The Train Wreck Congress Wouldn’t Stop

By Alden L. Benton

Since the election, the media has been busy spreading fear and lies regarding the so-called fiscal cliff.

The fiscal cliff is a media moniker, a sound-bite friendly name for a set of circumstances Congress set in motion. 

One part of the equation is that the reduced tax rates from the Bush administration will expire.  If Congress and the president fail to act, the tax rates of every American will automatically increase.  Included will be a retroactive (to the 2012 tax year) reinstatement of the alternative minimum tax. 

Part two of the saga of the fiscal cliff involves last summer’s debt ceiling deal.  As part of that deal, Congress set up a panel that came up with a laundry list of arbitrary cuts to the federal budget.  The largest of these cuts will affect defense spending.

Democrats refuse to learn from the past.  Their ideas for a government-controlled economy, predicated on massive spending and taxation, has failed where, and whenever it has been tried. 

When an economy is struggling (another reality they fail to grasp), it is counterproductive to take money out of the hands of investors (not all of whom are wealthy) and consumers by raising taxes.  Reducing taxes on all levels of income stimulates investment and increases consumption, driving the economy out of the doldrums. Reducing taxes actually increases tax revenues.

Congress and the president can avoid the fiscal cliff.  However, there is a train wreck about to happen that Congress has failed to stop.

On January 1, 2013, five new Obamacare taxes take effect, increasing taxes $268 billion.

Americans for Tax Reform reports that beginning next year the following taxes will be imposed:

The Obamacare Medical Device Tax – $20 billion tax increase
Medical device manufacturers employ 409,000 people in 12,000 plants across the country.  Obamacare imposes a new 2.3 percent excise tax on gross sales – even if the company does not earn a profit in a given year.  In addition to killing small business jobs and impacting research and development budgets, this will increase the cost of your health care – making everything from pacemakers to prosthetics more expensive.

The Obamacare “Special Needs Kids Tax” –  $13 billion tax increase
The 30-35 million Americans who use a Flexible Spending Account (FSA) at work to pay for their family’s basic medical needs will face a new government cap of $2,500 (currently the accounts are unlimited under federal law, though employers are allowed to set a cap).

There is one group of FSA owners for whom this new cap will be particularly cruel and onerous: parents of special needs children.  There are several million families with special needs children in the United States, and many of them use FSAs to pay for special needs education.  Tuition rates at one leading school that teaches special needs children in Washington, D.C. (National Child Research Center) can easily exceed $14,000 per year.  Under tax rules, FSA dollars can be used to pay for this type of special needs education.  This Obamacare tax provision will limit the options available to these families.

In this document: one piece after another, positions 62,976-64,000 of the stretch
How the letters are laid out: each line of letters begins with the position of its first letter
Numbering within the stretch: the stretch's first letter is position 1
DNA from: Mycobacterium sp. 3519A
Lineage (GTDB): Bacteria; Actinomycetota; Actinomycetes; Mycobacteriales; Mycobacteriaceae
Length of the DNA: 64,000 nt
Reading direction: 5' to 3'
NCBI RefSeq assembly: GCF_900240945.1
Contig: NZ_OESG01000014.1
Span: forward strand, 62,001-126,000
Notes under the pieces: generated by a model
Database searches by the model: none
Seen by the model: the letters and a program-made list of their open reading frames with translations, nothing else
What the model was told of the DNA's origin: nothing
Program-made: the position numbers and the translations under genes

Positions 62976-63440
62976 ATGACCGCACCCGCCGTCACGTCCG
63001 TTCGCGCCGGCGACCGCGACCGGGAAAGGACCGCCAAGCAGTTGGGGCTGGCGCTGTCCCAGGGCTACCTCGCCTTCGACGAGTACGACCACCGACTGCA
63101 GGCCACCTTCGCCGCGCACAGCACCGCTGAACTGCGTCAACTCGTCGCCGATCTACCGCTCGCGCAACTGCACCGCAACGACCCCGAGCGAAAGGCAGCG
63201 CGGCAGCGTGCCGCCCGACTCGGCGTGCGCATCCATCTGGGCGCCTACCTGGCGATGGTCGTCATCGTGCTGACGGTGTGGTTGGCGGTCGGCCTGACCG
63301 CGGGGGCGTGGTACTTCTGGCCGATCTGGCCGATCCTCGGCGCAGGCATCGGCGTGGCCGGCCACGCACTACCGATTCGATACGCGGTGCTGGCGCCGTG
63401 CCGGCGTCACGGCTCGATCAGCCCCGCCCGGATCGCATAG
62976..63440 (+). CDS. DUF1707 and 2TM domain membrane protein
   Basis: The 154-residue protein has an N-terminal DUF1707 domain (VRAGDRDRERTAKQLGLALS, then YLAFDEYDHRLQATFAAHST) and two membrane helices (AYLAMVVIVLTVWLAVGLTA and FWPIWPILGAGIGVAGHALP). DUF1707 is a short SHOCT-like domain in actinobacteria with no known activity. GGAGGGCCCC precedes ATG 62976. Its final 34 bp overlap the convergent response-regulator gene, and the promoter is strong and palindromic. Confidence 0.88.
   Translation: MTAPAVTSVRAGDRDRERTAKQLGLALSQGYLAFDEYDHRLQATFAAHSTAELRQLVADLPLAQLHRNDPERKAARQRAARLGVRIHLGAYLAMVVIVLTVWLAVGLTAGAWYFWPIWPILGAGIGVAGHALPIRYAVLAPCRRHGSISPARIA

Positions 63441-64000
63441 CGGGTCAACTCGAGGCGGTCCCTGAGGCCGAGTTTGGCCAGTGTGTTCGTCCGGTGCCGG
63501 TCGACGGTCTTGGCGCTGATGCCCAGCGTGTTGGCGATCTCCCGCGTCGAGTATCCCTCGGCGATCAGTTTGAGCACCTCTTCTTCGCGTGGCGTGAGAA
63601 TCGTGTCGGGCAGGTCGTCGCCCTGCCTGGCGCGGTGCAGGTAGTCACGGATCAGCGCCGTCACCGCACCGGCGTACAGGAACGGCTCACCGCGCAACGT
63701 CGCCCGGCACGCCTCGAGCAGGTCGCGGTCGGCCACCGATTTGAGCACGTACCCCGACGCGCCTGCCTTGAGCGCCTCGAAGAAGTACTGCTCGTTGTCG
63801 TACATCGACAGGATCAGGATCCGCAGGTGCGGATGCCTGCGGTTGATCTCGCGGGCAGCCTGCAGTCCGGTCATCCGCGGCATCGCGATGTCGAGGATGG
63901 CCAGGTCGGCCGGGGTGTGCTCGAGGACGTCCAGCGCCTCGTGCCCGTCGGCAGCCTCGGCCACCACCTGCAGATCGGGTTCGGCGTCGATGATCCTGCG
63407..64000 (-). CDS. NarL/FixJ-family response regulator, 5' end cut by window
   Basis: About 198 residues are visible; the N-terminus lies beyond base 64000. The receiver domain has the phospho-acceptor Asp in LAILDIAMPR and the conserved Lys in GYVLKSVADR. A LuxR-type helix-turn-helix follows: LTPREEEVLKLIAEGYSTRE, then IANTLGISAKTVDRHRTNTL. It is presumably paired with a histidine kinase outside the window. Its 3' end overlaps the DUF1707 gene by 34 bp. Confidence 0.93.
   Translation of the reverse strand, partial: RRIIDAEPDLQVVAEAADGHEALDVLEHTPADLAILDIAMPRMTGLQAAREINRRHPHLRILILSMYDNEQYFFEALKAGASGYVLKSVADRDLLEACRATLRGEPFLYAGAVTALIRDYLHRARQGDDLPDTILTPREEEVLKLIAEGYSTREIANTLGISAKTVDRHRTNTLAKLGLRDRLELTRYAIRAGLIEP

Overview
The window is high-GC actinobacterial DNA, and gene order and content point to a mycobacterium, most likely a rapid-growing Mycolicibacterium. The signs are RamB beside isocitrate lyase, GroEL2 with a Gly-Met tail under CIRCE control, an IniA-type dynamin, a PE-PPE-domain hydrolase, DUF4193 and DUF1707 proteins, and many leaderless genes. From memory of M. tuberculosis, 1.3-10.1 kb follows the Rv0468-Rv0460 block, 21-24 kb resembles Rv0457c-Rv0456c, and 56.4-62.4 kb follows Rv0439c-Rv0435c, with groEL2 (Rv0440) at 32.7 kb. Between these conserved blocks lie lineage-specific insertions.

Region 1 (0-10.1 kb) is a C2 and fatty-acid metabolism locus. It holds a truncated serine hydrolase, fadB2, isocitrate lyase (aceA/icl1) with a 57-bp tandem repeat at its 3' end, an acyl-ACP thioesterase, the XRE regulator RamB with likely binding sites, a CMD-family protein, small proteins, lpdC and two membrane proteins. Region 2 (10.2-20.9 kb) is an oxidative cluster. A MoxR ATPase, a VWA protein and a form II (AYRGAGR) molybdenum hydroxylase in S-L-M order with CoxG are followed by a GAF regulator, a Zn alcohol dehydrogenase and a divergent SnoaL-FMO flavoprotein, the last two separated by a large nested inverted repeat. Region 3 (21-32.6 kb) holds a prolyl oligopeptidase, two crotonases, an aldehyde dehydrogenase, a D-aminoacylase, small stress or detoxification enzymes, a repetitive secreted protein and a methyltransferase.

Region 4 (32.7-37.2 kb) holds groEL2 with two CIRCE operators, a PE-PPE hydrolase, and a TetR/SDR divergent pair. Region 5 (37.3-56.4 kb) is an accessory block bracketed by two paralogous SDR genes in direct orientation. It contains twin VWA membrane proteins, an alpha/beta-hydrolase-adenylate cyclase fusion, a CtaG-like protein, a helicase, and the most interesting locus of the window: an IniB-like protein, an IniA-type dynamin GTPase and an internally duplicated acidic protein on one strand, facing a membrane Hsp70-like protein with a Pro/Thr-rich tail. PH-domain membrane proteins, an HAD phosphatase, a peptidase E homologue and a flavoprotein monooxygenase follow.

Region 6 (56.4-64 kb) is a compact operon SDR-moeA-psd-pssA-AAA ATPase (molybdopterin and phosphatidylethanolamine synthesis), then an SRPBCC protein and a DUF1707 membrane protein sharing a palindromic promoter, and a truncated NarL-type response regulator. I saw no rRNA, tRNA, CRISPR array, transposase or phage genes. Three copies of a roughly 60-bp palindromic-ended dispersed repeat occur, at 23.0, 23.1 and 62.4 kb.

The Obamacare Surtax on Investment Income –  $123 billion tax increase
This is a new, 3.8 percentage point surtax on investment income earned in households making at least $250,000 ($200,000 single).  This would result in the following top tax rates on investment income:

  Capital Gains Dividends Other*
2012 15% 15% 35%

2013+ (current law)

23.8% 43.4% 43.4%

The table above also incorporates the scheduled hike in the capital gains rate from 15 to 20 percent, and the scheduled hike in dividends rate from 15 to 39.6 percent.

The Obamacare “Haircut” for Medical Itemized Deductions – $15.2 billion tax increase
Currently, those Americans facing high medical expenses are allowed a deduction to the extent that those expenses exceed 7.5 percent of adjusted gross income (AGI).  This tax increase imposes a threshold of 10 percent of AGI.  By limiting this deduction, Obamacare widens the net of taxable income for the sickest Americans.  This tax provision will most harm near retirees and those with modest incomes but high medical bills.

The Obamacare Medicare Payroll Tax Hike —  $86.8 billion tax increase
The Medicare payroll tax is currently 2.9 percent on all wages and self-employment profits.  Under this tax hike, wages and profits exceeding $200,000 ($250,000 in the case of married couples) will face a 3.8 percent rate instead.  This is a direct marginal income tax hike on small business owners, who are liable for self-employment tax in most cases.  The table below compares current law vs. the Obamacare Medicare Payroll Tax Hike:

  First $200,000
($250,000 Married)
Employer/Employee
All Remaining Wages
Employer/Employee
Current Law 1.45%/1.45%
2.9% self-employed
1.45%/1.45%
2.9% self-employed
Obamacare Tax Hike 1.45%/1.45%
2.9% self-employed
1.45%/2.35%
3.8% self-employed

 To the 59 million voters who voted for Obama and the Democrats I ask, “How are those tax increases going to work for you?”

This is just the beginning.

Can you spell deluded?  I knew you could.


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©2012 Alden L. Benton/Independence Creek Enterprises
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